People, profits and the uses of Colombia

In 1921, socialist writer Scott Nearing wrote that the United States “has guaranteed to her by all the leading capitalist powers practically an exclusive privilege for the exploitation of the Western Hemisphere” as part of the post World War I settling of international affairs.

With military cooperation treaties dating back to 1952, Colombia now serves as a prime tool for U.S. regional control. Analyst Narciso Isa Conde notes that with new U.S. bases, Colombia becomes “a factor of regional aggression,” part of a “fatal triangulation involving Colombia, Honduras, and now Haiti.”

Colombia’s assigned role is to provoke Venezuela, claims a recent Bolivarian News Agency report. “The center of gravity of the strategy is the Bolivarian revolution and the leftist ALBA alliance,” it indicates. Colombia has been “converted into a gigantic air, naval and land forces base to attack Latin America.” Its own military “is being converted into a rapid reaction force.”

Bases along Columbia’s border with Venezuela are being strengthened.   Colombian paramilitaries carry out destabilization forays in Venezuela. Colombia is accused of inserting CIA and Israeli trained assassins into Venezuela to target some of those attending the December congress in Caracas of the anti-imperialist Continental Bolivarian Movement. Panama hosts four U.S. bases, and Curacao and Aruba off Venezuela host one each. Fourth Fleet naval power is on call.

For empires power is of the essence. But what of the Colombian people?

Last December horror overwhelmed visiting British unionists and parliamentarians. They learned that leaders of the FENSUAGRO agricultural union confederation are being attacked, jailed, and killed. Families in Soacha told of young men killed by the Army. Dressed as guerrilla combatants, their bodies were displayed as tokens of anti-guerrilla victories. Congresspersons’ telephone calls are monitored. Women political prisoners at the Buen Pastor prison live under “appalling” conditions. The British delegation came under police surveillance.  

Community leaders in La Macarena showed them “hundreds of unidentified bodies” in a common grave. The unearthing of 2,000 corpses with British visitors looking on made the news headlines. Azalea Robles’ report is titled: “Largest common grave of the continent is uncovered – Colombia in a paroxysm of horror cries out for solidarity.”

Paramilitary chieftains had revealed gravesite locations to authorities, who took little action. Victims’ families began digging on their own. Under Colombia’s 2002 Law of Justice and Peace, paramilitary capos confessing crimes and demobilizing their commands received short jail terms and could keep properties.

According to jurist Jairo Ramírez, the buried victims represented “social leaders, peasants, and community defenders, not as the Army head told us, guerrillas killed in combat.” Azalea Robles says terror is used “to dissuade [people] from social commitment and to empty extensive territories.” The Army and paramilitaries are engaged in a “dirty war.” Paramilitaries are a “tool of the state,” engineered in part by the CIA. “They subsist on plunder and payments from landowners and multinational corporations.” Sponsoring corporations as determined by the 2008 Permanent Tribunal of the Peoples include CocaCola, Nestle, Chiquita Brands, Monsanto, Dyncorp, BP and Occidental Petroleum among others.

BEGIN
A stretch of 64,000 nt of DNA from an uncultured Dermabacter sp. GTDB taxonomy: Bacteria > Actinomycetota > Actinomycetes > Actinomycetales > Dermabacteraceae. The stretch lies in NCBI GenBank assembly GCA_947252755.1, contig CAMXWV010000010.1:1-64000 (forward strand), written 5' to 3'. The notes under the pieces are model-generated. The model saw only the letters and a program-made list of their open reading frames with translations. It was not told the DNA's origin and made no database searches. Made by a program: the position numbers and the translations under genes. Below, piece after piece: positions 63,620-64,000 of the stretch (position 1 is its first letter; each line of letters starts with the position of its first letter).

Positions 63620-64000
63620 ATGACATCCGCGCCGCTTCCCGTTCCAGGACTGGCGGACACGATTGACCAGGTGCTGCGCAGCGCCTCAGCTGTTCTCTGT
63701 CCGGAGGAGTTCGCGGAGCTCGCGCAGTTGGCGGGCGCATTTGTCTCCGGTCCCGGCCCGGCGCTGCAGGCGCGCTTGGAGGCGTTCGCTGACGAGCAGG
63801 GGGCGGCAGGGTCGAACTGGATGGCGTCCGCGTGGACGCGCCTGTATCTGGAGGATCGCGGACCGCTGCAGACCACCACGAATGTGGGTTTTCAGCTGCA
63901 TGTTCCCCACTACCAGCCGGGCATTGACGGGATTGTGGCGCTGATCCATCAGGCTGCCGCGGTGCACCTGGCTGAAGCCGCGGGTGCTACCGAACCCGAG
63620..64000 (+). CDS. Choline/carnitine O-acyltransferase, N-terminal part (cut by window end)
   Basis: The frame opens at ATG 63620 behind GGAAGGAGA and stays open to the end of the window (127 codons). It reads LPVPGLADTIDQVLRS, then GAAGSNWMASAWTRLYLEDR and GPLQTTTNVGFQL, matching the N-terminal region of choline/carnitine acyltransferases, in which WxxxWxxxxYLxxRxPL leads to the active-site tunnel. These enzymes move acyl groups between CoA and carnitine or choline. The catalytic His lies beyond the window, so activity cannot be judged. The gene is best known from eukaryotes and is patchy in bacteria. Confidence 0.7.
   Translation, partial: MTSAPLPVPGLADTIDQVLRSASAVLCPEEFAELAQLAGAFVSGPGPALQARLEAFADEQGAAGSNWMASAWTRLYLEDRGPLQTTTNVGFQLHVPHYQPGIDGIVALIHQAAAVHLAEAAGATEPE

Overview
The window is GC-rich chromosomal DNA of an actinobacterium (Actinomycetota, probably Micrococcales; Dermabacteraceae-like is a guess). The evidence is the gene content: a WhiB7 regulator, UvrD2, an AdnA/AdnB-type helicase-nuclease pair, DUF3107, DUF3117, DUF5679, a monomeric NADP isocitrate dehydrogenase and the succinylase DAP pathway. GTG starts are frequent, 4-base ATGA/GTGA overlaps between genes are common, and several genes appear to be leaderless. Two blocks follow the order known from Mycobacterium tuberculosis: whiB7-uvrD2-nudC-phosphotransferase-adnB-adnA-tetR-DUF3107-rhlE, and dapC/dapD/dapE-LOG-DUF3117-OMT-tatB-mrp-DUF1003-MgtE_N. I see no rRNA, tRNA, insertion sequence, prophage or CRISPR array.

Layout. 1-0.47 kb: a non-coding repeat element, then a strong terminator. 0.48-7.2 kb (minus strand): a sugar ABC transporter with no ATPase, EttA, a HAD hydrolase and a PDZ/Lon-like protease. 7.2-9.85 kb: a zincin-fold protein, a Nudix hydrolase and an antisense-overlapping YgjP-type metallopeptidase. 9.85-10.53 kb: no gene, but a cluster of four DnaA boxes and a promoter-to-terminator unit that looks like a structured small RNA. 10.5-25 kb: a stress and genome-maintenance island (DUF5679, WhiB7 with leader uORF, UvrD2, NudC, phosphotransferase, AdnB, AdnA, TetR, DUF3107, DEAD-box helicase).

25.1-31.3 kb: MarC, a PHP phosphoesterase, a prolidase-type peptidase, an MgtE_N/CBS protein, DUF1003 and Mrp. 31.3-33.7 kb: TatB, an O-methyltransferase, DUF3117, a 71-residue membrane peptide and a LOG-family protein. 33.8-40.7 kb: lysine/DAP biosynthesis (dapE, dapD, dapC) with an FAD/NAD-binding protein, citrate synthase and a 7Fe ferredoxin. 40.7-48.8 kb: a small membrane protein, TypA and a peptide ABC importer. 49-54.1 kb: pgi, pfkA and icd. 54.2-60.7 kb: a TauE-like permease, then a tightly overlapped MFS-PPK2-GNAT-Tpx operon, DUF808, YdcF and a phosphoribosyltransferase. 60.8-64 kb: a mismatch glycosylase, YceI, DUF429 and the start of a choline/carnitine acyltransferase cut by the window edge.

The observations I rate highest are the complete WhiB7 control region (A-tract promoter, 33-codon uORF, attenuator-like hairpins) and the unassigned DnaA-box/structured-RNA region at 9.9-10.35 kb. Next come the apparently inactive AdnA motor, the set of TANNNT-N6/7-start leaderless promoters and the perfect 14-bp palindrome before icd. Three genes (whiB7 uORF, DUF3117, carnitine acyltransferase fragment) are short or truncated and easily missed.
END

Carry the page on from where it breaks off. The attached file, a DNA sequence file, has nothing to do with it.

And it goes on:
Paramilitary leaders testified to wholesale killings. To inculcate terror, underlings dismembered bodies or threw the dead and dying into crocodile pens and rivers.   The Army wanted bodies to vanish so as to exempt the state from legal obligations regarding murder.

Over 25 to 30 years, 50,000 people “disappeared,” the Patriotic Union political party died, and 38 indigenous communities approached extinction. A “scorched earth” policy left 4 million people displaced.  During President Alvaro Uribe’s time, 2.4 million Colombians have lost lands and homes, 286,389 during 2009. Multinationals, large landowners, paramilitary bosses and drug traffickers have appropriated 15 million acres. Some 2,700 labor activists have been murdered since 1986, 40 of them last year.

Azalea Robles explains: “Class struggle in Colombia is at its most absolute paroxysm. To preserve the privileges of the oligarchy and above all the plunder of resources perpetrated by multinationals, the Colombian state has implanted total war against the population.” 

The Colombian government’s symbiotic relation with the U.S. government exacts a ghastly toll. For Washington, Colombia’s dedication to landowners, urban elites, and multinational corporations bespeaks reliability. Faith in military power pervades both capitals, even though in Colombia it leads to murder, fear, and land stripped of inhabitants.

To enable Colombia to service its imperial ambitions, the U.S. government provides military training, supplies and funding.  Part of the bargain is a blind eye toward terrible suffering.

Photo: U.S. Chairman of the Joint Chiefs of Staff Marine Corps Gen. Peter Pace, Colombian Defense Minister Juan Manuel Santos and Chairman of Colombia’s Joint Chiefs of Staff Gen. Freddy Padilla hold a press conference in Bogota, Colombia, Jan. 19, 2007.



W. T. Whitney Jr.
W. T. Whitney Jr.

W.T. Whitney Jr. is a political journalist whose focus is on Latin America, health care, and anti-racism. A Cuba solidarity activist, he formerly worked as a pediatrician, lives in rural Maine. W.T. Whitney Jr. es un periodista político cuyo enfoque está en América Latina, la atención médica y el antirracismo. Activista solidario con Cuba, anteriormente trabajó como pediatra, vive en la zona rural de Maine.